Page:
I have just finished reading a very valuable book, titled Hollywood Worldviews, by Brian Godawa. As an award-winning Hollywood screenwriter, Godawa is an insightful film-critic; as an evangelical Christian, he is a shrewd discerner of the worldviews implicit in films.
Because we typically watch films to be entertained, it is easy to switch our minds off in front of the set. If a movie is explicitly anti-Biblical, we sit up and take note that a wrong message is being portrayed. Or if there is excessive amounts of sex and violence, we may classify the film as ‘worldly’ and turn off the television. All the while, too little attention is given to the more subtle and subliminal worldviews being portrayed by Hollywood.[i]
Building on insights on the role that mythology and story-telling have historically played in human societies, Brian Godawa shows that every film has a worldview, or a mixture of different values, that it is conveying. This can be something as basic as the movie answering the question, ‘What is wrong with the world and what is needed to fix it?’ (Many modern movies answer this question by teaching that redemption comes about through getting in touch with one’s heart, or being true to oneself.) Or a worldview could be something as simple as conveying some of the following values:
· human autonomy leads to freedom
· crime doesn’t pay
· crime does pay
· there are no absolutes
· everyone is corrupt
· love is the only absolute
· true knowledge comes through experience rather than reason
· salvation occurs through self-actuation
· all external rules are oppressive
· humanity exists in an ultimately irrational universe
· true love is sacrificial.
And so on.
In analyzing cinemagraphic worldviews, Godawa roots his discussion on the crucial hermeneutical principle of authorial intent. Rather than reading our own interpretations back into movies, we must ask, ‘What is the film-writer intending to convey?’, or even ‘what are the unintended implications of what the author intended to convey?’
Godawa goes through dozens of movies, giving brief summaries of their basic themes and unpacking their worldviews. Even for someone not interested in movies, the book is valuable simply as a primer on the dominant philosophies of our age. He has a particularly helpful discussion of Existentialism and Postmodernism, putting these ideologies in terms that are easily accessible for a lay person.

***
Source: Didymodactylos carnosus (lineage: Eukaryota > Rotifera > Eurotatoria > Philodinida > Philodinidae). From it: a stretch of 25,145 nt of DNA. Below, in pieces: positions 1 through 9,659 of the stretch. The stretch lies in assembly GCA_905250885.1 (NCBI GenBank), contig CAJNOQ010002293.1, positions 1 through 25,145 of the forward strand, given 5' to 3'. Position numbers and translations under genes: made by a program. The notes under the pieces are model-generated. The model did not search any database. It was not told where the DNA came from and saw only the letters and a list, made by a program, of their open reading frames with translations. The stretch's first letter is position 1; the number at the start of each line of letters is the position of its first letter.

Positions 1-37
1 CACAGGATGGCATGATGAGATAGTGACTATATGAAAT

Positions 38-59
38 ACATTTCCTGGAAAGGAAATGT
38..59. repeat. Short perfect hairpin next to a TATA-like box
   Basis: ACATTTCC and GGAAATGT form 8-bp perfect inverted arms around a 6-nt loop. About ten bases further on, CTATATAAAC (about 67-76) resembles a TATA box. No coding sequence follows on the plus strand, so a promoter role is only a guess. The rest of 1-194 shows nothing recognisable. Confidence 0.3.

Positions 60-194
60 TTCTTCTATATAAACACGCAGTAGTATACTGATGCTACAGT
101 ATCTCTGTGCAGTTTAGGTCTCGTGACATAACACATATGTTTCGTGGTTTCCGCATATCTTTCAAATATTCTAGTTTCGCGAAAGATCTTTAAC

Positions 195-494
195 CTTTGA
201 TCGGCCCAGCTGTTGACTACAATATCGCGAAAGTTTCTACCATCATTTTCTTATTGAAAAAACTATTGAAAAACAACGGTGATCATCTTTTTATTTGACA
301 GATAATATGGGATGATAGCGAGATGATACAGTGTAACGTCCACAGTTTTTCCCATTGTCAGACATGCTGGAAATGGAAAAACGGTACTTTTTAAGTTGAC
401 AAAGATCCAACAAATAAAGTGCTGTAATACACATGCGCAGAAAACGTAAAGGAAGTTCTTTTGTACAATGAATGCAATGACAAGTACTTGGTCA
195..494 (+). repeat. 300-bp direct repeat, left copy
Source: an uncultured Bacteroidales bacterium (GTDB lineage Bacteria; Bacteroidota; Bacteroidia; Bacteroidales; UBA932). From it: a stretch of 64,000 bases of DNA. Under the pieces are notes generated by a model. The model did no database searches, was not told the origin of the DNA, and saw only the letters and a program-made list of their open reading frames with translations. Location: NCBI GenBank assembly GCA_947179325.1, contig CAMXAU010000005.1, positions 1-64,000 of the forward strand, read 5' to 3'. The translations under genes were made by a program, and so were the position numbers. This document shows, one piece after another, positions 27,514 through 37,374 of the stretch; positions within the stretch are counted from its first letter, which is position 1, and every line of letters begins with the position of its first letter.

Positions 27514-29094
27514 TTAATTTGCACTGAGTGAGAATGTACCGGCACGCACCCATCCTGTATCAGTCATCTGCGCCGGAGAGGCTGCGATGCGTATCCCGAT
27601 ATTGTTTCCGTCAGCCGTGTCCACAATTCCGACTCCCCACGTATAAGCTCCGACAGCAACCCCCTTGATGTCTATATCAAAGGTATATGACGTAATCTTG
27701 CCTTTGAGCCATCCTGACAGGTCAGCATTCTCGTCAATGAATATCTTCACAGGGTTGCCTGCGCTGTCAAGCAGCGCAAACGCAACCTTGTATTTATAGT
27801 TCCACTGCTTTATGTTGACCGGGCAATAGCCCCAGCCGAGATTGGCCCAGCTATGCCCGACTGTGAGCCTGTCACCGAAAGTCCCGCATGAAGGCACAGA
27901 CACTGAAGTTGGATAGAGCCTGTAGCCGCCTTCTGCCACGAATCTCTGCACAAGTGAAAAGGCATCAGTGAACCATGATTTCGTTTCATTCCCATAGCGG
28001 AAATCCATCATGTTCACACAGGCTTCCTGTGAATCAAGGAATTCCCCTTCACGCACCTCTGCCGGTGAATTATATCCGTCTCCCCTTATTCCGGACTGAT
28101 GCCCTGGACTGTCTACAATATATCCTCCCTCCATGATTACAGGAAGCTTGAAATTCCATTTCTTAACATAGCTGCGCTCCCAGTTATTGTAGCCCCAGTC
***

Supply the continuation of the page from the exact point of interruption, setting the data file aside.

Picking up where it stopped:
Hollywood Worldviews presents a good balance between what Godawa calls cultural gluttony and cultural anorexia. A cultural anorexic is a Christian who falls into the trap of categorizing as bad all movies with anti-Christian themes, while a cultural glutton is someone who embraces all the products of Hollywood unthinkingly and uncritically.
The book is not without its faults. In an appendix, titled ‘Sex, Violence and Profanity in the Bible’, Godawa tries to lay down a criteria for assessing what the appropriate levels of sex and violence are in movies based on how these things are handled in the Bible. Unfortunately, his argument fails to take into account the difference between print-based mediums and visual mediums. Every other reviewer of the book I have seen has agreed that Hollywood Worldviews would be better off without this appendix. Also, the appendix has some sexually graphic material which parents might want to screen before giving the book to their children to read.
I have no hesitation in recommending Hollywood Worldviews. I have found it personally very useful. Prior to reading it, I tended to only enjoy movies that conveyed a correct worldview. Brian Godawa has helped to enhance my enjoyment of movies which communicate unbiblical values, because I now see such movies as valuable conduits for contextualizing and fleshing out the implications of our culture’s central commitments.
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[i] ‘Assumptions,’ writes Herbert Schlossberg, ‘in fact, are more powerful than assertions, because they bypass the critical faculty and thereby create prejudice.... The simple act of listening to an argument is almost enough to engage it.... That bypassed assumption is the pocket of enemy soldiers that was ignored in an effort to engage the main body of the adversary, and it lies in wait to strike from the rear.’
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